Lost in the furor over what Moscow did or did not do, and what effects it did or did not have, is the broader question of what this incident says about Russian intentions and aims. Just how unusual was it for great powers to interfere in a democracy’s electoral processes, and just how outraged should Americans be by the alleged activities?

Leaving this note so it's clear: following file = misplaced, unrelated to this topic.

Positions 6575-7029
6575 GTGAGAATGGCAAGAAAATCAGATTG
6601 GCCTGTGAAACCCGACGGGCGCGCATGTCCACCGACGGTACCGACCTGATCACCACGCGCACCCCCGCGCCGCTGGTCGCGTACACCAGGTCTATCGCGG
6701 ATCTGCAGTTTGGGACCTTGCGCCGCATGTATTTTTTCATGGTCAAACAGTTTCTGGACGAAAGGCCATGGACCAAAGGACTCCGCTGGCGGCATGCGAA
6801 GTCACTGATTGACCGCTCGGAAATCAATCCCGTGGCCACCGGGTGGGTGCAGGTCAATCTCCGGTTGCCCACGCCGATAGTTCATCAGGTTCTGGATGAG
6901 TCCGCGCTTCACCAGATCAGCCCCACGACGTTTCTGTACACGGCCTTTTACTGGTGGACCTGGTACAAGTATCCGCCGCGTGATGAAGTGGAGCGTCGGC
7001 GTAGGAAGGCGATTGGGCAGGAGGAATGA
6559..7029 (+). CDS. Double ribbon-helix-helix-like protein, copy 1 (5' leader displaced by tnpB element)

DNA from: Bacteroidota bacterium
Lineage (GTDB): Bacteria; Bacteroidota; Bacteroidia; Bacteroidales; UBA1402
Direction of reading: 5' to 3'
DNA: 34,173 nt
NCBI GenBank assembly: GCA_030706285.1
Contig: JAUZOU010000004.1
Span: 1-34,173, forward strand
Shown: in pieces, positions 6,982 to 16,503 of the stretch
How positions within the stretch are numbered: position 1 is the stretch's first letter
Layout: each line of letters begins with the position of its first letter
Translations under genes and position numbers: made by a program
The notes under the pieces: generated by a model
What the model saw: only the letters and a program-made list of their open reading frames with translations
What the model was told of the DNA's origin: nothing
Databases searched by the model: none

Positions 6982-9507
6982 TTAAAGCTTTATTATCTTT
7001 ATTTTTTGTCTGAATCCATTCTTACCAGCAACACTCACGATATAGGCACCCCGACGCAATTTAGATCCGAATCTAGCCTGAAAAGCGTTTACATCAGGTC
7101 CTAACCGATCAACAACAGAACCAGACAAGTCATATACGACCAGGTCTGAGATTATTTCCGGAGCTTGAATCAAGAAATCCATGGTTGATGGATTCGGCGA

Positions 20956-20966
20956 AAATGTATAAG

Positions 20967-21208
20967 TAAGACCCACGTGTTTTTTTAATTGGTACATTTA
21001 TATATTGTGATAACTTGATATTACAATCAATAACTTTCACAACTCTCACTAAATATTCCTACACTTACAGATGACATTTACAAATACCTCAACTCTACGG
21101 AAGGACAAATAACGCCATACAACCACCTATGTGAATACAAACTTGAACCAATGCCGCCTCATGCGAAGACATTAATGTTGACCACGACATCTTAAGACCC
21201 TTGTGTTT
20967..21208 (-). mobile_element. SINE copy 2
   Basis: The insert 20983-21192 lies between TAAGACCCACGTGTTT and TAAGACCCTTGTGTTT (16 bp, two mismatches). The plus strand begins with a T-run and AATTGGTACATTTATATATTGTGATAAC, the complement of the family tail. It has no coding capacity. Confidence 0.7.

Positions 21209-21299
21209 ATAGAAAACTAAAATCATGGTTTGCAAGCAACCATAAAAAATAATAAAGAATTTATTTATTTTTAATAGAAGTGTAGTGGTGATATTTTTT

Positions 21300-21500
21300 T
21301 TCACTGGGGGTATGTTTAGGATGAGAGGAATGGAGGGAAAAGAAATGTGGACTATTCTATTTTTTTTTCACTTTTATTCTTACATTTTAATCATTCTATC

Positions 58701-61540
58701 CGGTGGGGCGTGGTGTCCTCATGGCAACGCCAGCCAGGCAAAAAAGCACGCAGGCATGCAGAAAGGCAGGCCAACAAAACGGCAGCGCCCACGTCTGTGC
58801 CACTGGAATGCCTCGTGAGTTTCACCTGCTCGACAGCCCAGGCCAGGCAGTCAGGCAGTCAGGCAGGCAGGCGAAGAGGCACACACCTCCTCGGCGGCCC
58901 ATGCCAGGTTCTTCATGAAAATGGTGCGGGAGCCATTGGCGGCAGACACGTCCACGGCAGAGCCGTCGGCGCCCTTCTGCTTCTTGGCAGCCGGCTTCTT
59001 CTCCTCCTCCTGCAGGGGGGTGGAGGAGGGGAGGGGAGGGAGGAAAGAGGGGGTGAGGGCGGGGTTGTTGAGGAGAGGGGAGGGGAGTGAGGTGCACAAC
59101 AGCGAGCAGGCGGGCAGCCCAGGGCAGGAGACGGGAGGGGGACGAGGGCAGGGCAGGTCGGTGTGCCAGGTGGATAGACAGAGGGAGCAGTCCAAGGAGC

Holger Albrecht is an associate at the Belfer Center’s Middle East Initiative, and a professor in the Department of Political Science at the American University in Cairo (AUC) where he teaches courses in comparative politics and Middle East politics. His recent research interests in civil-military relations brought him to the United States Institute of Peace, in 2012 and 2013, where he was a Jennings Randolph Senior Fellow. He was also a visiting fellow at the Center for Contemporary Arab Studies at Georgetown University. Apart from the role of the military in politics, Holger is interested more generally in questions of authoritarian resilience and regime change, political opposition in the Middle East and North Africa, and political participation in the region. He is the author of Raging Against the Machine: Political Opposition under Authoritarianism in Egypt (Syracuse University Press, 2013) and the editor of Contentious Politics in the Middle East (University Press of Florida, 2010). Holger is currently working on an edited volume on Armies and the Arab Spring and a number of journal articles. He travels extensively in the Middle East and, apart from Egypt, has become particularly interested in Yemen, Syria and Tunisia.Last Updated: Jan 6, 2017, 12:57pm